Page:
1. Increase innovative power
  2. Increase the use of customer insight
  3. Drive skills enhancement
  4. Incorporate corporate responsibility in all processes

Long-term profitability is the underlying premise for all of the Group’s activities. DNB’s unique position as Norway’s leading financial institution will be cultivated. However, in the long term, this will not be enough to maintain and strengthen the Group’s market position. Therefore, the Group must seek to acquire some of the strengths of its new competitors, which involves implementing significant changes and making tough decisions.

This means that DNB must think and act like a technology company in areas such as customer experience, innovation, automation, working methodology, new business models, third party collaboration, use of data and obtaining the right skills mix. The four priorities shall help DNB develop in this direction. A suitable technology platform is a fundamental premise for realising the Group’s strategic priorities.

Today, DNB is a traditional bank with digital products, services and channels. DNB will continue to be a bank in the future. However, being a bank will entail something else in the future than it does today.

An initiative has been launched to define appropriate KPIs to follow up on the work in the four areas. Implementation is scheduled for the beginning of 2018.

Did you know…

Did you know that DNB Markets gained close to 20 000 new online equity trading customers in 2017?

STRATEGY, MATERIALITY ANALYSIS AND INTEGRATED REPORTING

The four priority areas are described in greater detail in the subsequent chapters of the annual report. The descriptions are linked with the materiality analysis from last year, with corresponding measures under each priority area.

The integrated reporting1) has been continued and further enhanced, with descriptions of ambitions and goals, as well as measures, within the individual business areas and staff units where this is relevant. Combined, this gives a prioritisation of the long-term challenges facing the Group as the material topics and strategic measures provide a comprehensive overview of the topics that have the greatest impact on DNB’s future value creation, and how the Group is and will be working with this in the times ahead.

The reporting is based on the prioritised topics and strategic areas in the materiality analysis in the annual report for 2017, as presented below. The materiality analysis will be updated in 2018, based on the new strategy.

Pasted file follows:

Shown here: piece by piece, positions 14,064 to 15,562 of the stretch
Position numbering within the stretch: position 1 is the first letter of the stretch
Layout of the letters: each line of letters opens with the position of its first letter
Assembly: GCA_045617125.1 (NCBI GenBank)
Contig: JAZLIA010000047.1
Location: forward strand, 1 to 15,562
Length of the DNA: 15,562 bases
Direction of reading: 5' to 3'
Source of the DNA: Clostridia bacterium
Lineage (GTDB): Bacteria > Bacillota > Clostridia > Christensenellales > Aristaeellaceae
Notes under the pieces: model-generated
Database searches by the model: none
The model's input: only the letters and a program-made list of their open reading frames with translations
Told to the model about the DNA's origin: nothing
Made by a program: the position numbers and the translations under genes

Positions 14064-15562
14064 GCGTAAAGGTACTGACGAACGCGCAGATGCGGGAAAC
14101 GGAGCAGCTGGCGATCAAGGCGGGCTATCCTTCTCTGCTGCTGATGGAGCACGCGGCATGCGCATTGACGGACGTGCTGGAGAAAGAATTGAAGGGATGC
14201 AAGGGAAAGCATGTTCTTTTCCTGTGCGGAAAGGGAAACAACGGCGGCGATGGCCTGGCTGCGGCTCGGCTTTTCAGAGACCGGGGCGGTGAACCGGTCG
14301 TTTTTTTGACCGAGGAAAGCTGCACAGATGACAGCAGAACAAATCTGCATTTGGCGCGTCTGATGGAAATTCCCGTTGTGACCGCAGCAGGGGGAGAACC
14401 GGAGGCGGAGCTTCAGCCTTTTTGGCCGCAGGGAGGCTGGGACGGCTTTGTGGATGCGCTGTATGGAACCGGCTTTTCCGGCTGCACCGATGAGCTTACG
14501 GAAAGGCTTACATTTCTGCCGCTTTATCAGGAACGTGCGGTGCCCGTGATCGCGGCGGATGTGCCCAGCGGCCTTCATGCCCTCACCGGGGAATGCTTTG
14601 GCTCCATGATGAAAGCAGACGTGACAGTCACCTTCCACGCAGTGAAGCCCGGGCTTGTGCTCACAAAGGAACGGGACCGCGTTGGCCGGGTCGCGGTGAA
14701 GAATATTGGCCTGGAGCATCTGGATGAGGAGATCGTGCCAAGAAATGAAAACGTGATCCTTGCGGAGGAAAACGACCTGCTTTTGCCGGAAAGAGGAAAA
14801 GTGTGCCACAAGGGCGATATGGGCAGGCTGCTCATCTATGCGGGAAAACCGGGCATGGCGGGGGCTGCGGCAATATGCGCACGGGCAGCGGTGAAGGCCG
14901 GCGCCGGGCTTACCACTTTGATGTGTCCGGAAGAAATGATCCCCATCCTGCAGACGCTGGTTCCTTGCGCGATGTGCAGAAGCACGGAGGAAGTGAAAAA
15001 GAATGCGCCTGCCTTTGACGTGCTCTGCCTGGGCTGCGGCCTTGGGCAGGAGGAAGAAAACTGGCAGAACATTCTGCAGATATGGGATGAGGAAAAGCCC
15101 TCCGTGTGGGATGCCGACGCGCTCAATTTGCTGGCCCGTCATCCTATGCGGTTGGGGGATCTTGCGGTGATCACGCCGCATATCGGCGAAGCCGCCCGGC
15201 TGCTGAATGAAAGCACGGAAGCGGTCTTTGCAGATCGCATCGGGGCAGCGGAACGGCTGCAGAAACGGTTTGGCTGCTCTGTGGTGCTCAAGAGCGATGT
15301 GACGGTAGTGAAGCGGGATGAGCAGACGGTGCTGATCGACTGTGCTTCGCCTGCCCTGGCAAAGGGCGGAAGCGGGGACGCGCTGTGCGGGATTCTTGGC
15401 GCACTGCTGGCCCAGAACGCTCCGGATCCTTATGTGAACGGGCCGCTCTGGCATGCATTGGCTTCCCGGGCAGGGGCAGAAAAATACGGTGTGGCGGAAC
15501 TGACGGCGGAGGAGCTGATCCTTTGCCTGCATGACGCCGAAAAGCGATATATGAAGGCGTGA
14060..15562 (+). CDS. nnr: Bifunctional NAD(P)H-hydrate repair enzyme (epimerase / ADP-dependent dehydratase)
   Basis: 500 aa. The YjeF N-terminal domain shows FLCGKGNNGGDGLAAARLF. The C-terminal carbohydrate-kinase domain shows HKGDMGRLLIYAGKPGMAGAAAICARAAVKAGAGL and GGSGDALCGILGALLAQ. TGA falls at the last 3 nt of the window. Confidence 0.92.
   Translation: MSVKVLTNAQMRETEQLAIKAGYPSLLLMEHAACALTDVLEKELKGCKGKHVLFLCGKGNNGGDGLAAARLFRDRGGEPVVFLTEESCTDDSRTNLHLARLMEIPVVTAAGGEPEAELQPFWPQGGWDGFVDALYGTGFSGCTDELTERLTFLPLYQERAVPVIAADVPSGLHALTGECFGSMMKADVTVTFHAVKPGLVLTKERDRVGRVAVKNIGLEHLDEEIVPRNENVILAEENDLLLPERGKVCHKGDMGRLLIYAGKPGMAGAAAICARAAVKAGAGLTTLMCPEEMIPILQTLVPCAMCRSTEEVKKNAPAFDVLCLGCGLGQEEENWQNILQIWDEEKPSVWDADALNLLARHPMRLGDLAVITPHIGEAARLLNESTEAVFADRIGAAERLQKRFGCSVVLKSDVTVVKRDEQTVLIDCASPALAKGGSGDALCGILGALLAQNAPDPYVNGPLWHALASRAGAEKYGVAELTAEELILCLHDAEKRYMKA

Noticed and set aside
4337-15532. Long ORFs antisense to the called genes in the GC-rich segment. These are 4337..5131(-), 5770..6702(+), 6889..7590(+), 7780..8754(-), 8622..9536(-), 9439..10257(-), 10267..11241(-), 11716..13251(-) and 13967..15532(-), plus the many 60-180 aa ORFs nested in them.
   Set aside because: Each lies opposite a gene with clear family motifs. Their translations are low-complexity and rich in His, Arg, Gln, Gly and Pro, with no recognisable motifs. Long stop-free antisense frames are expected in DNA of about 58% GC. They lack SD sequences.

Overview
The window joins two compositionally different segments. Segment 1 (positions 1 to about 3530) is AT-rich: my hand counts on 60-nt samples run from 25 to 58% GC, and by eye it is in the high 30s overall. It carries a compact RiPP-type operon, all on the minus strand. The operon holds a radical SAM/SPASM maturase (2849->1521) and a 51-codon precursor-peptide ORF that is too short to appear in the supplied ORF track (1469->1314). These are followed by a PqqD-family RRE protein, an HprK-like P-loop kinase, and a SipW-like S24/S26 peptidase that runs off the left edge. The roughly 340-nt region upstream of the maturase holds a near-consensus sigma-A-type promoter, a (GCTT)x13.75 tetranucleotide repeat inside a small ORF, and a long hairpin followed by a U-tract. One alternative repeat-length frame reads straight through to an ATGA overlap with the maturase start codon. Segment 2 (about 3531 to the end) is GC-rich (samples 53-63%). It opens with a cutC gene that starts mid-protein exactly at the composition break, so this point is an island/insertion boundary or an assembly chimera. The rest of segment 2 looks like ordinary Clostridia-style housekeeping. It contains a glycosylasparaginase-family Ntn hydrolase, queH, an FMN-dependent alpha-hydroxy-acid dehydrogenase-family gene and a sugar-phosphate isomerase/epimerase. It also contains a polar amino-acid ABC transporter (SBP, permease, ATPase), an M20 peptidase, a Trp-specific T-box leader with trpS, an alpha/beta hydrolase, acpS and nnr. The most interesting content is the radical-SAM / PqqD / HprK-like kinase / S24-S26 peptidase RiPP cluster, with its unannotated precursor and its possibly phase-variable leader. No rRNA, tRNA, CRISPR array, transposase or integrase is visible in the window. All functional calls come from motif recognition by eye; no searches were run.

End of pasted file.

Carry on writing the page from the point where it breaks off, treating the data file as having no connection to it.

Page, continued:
THE MATERIALITY ANALYSIS

The analysis was first presented to a number of external and internal stakeholders in a structured dialogue where they were given the opportunity to speak freely about the challenges that have the greatest impact on DNB’s future value creation. The challenges were thereafter ranked in order of priority based on their relative importance to long-term value creation for DNB and for society. Contributions from the stakeholders were weighted differently. Customers and shareholders were given the highest weight, then the authorities, employees and society at large. The complete analysis and the most important challenges have been considered and approved by the group management team and the Board of Directors, and provide the basis for the work on integrated reporting.

Read more about stakeholder dialogue and the materiality analysis in the sustainability library.

Increase innovative power
  • Keep up the pace of innovation and secure the ability to meet new customer needs
  • Ensure privacy protection2)
  • Ensure information security2)

(Read more in the chapter Innovative power)

Increase the use of customer insight
  • Ensure good customer experiences
  • Provide ethical products and services

(Read more in the chapter Customer insight)

Drive skills enhancement
  • Ensure engaged employees
  • Promote adaptability and change capacity
  • Attract and develop talents
  • Ensure equality and diversity2)
  • Ensure safe working conditions and a positive working environment2)

(Read more in the chapter Human resources)

Incorporate corporate responsibility in all processes
  • Promote innovation and restructuring in the Norwegian economy
  • Promote financial literacy
  • Integrate and promote sustainability considerations in operations
  • View risks and opportunities in a long-term perspective
  • Ensure openness and transparency

(Read more in the chapter Role in society)

1) Based on the framework for integrated reporting established by the International Integrated Reporting Council (IIRC).
2) Not defined as one of the most important challenges in the materiality analysis from 2016.

Materiality analysis

Support to global initiatives

DNB has chosen, in addition to following Norwegian standards, to support and participate in a number of global initiatives and international guidelines to ensure responsible operations. Such initiatives are important for learning, knowledge sharing and influencing.

Read more about all the initiatives DNB supports and participates in at dnb.no/en/about-us.